Money and power: Samsung embroiled in South Korea scandal
SEOULJan 18, 2017 - 12:00 am GMT+3
Jan 18, 2017 12:00 am
Major industrial firms are so intertwined with power in South Korea that citizens joke they live in the "Republic of Samsung." Now the heart of that republic is in the eye of a political storm. The family-run conglomerate is still reeling from last year's Galaxy Note 7 recall, its patriarch is on his death bed, and prosecutors on Monday sought the arrest of his son and heir on charges of bribery, embezzlement and perjury. When Lee Jae-Yong emerged from a marathon 22-hour questioning session last week, his taut, fixed hint of a smile gave nothing away, seemingly characteristic of the electronics giant's opaque leadership.
"There is this widespread perception that the Lee family is above the rule of law," said Shim Jung-Taik, an author of several books on Samsung and its corporate culture.
"Many South Koreans hope that prosecutors investigating the case will prove that wrong," he said. Samsung, whose turnover is equivalent to a fifth of South Korea's GDP, is one of several sprawling conglomerates, known as "chaebols", that dominate the country's economic landscape. The chaebols are credited with powering Seoul's state-directed growth in the 1970s and 80s, pulling the war-ravaged nation out of poverty. But critics say their founding families run them less as global firms and more as private fiefdoms that enjoy deep-rooted ties to the government.When millions of people took to the streets to demand the ouster of now impeached President Park Geun-Hye in the latest bribery scandal, they also demanded the paymasters be punished. "Street rallies of unprecedented magnitude apparently convinced lawmakers and prosecutors that they could no longer ignore the public anger over corporate corruption," Shim told AFP.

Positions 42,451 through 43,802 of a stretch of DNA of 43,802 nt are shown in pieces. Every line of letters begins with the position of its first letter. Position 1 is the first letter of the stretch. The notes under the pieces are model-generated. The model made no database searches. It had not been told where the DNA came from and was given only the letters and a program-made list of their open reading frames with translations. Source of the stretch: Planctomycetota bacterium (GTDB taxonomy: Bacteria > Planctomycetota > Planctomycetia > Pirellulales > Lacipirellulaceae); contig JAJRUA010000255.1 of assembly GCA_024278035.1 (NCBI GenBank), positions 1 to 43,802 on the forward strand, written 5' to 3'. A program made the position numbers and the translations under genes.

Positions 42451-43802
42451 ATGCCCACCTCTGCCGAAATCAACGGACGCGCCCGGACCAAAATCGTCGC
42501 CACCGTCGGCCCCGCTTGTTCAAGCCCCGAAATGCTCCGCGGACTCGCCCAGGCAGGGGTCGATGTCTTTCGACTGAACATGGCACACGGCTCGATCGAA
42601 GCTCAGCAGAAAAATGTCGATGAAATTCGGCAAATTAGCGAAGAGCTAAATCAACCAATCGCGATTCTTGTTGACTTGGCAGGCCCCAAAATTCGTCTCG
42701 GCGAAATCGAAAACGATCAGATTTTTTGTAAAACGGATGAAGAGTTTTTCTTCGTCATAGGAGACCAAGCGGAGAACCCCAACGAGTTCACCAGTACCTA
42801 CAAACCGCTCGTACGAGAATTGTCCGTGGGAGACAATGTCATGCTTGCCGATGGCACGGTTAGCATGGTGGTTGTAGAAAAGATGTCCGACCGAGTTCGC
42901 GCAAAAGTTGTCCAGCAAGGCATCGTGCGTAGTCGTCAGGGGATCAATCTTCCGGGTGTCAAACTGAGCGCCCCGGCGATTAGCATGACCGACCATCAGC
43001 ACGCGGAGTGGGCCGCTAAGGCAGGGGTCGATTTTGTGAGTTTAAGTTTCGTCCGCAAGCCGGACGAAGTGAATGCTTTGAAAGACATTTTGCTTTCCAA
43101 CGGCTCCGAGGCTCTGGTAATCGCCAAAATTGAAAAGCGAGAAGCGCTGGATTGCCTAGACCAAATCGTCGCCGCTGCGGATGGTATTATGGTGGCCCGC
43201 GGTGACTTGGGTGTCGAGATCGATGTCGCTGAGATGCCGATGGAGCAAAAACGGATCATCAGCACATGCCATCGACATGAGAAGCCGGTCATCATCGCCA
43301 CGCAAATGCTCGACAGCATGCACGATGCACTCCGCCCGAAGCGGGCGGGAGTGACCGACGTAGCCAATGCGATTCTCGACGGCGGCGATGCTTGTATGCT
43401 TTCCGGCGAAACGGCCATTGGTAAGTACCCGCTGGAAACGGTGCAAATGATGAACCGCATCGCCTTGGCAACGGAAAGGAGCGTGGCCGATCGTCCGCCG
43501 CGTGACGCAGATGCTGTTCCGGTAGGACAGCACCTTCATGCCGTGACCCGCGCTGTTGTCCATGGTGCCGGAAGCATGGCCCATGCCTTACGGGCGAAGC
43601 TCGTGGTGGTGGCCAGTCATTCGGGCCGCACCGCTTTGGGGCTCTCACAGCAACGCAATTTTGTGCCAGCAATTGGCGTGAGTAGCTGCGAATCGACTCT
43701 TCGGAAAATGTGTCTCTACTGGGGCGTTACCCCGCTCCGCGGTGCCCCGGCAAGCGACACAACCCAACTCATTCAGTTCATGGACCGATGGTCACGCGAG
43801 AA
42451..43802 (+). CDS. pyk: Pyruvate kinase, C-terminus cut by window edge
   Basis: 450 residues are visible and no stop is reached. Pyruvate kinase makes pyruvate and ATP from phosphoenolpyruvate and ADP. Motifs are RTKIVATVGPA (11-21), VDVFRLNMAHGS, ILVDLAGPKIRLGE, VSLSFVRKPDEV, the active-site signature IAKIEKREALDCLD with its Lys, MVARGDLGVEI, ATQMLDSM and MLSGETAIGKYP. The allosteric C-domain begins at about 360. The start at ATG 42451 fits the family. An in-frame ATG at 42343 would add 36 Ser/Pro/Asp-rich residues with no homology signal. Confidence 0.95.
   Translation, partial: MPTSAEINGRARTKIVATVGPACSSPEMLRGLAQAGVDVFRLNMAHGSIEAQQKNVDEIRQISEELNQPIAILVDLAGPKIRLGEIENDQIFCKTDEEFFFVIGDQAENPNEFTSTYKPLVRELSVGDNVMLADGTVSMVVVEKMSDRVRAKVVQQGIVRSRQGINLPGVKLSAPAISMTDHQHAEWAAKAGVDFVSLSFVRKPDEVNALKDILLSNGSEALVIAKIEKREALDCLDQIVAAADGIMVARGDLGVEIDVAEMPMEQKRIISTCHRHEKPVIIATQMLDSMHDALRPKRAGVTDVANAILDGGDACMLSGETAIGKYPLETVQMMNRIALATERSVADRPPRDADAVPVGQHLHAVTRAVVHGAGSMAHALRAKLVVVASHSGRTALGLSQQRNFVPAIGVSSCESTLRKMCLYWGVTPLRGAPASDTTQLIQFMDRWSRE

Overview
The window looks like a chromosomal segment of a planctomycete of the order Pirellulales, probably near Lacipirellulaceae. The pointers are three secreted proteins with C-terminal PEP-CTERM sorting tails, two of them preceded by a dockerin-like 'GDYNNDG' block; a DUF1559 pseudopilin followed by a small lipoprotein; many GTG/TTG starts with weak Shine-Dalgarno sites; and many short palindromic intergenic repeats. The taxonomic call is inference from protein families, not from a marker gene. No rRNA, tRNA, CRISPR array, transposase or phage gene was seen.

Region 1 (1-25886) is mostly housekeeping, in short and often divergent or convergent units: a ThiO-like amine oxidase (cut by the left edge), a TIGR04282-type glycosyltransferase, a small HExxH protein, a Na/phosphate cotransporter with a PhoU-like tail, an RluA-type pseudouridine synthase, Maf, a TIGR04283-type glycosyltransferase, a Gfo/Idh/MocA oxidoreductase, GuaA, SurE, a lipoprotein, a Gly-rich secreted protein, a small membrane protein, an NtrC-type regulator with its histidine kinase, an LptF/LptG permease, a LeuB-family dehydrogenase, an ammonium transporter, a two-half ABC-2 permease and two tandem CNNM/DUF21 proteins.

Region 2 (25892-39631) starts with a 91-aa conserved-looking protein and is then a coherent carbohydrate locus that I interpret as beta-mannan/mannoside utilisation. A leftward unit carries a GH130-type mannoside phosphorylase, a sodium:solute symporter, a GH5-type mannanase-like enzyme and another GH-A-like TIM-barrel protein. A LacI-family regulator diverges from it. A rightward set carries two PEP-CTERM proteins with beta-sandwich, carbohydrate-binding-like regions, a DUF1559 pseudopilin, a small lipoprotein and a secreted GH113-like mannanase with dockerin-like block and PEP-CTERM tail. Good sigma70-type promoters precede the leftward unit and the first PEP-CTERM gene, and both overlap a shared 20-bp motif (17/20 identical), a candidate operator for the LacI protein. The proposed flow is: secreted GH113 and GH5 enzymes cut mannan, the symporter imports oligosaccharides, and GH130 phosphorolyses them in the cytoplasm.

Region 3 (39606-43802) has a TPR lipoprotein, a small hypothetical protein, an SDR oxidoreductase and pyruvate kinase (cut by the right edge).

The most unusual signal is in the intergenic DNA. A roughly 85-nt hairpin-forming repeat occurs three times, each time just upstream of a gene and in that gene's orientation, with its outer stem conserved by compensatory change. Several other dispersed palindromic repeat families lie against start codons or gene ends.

Lee, vice chairman of flagship subsidiary Samsung Electronics, was hauled in over accusations he bribed Park's secret confidante Choi Soon-Sil with nearly $40 million to seek policy favours. If convicted he could been sentenced to several years in prison, but powerful businessmen have previously met lenient fates in South Korean courts. Lee's own father, Samsung's longtime patriarch Lee Kun-Hee, who is credited with turning the once-obscure manufacturer into a global powerhouse, was found guilty in 1996 of bribing former President Roh Tae-Woo. He was given a suspended jail term, but received a presidential pardon a year later. Lee senior was convicted of tax evasion and breach of duty in 2008 for creating secret slush funds worth billions of dollars - again receiving a suspended jail term and another presidential pardon.The Lee family directly own only five percent of Samsung shares but control the group via a complex web of cross-shareholdings between group subsidiaries. Samsung allegedly bribed Choi to secure a state approval for the controversial merger of two Samsung units in 2015, seen as a key step to ensure a smooth succession for Lee.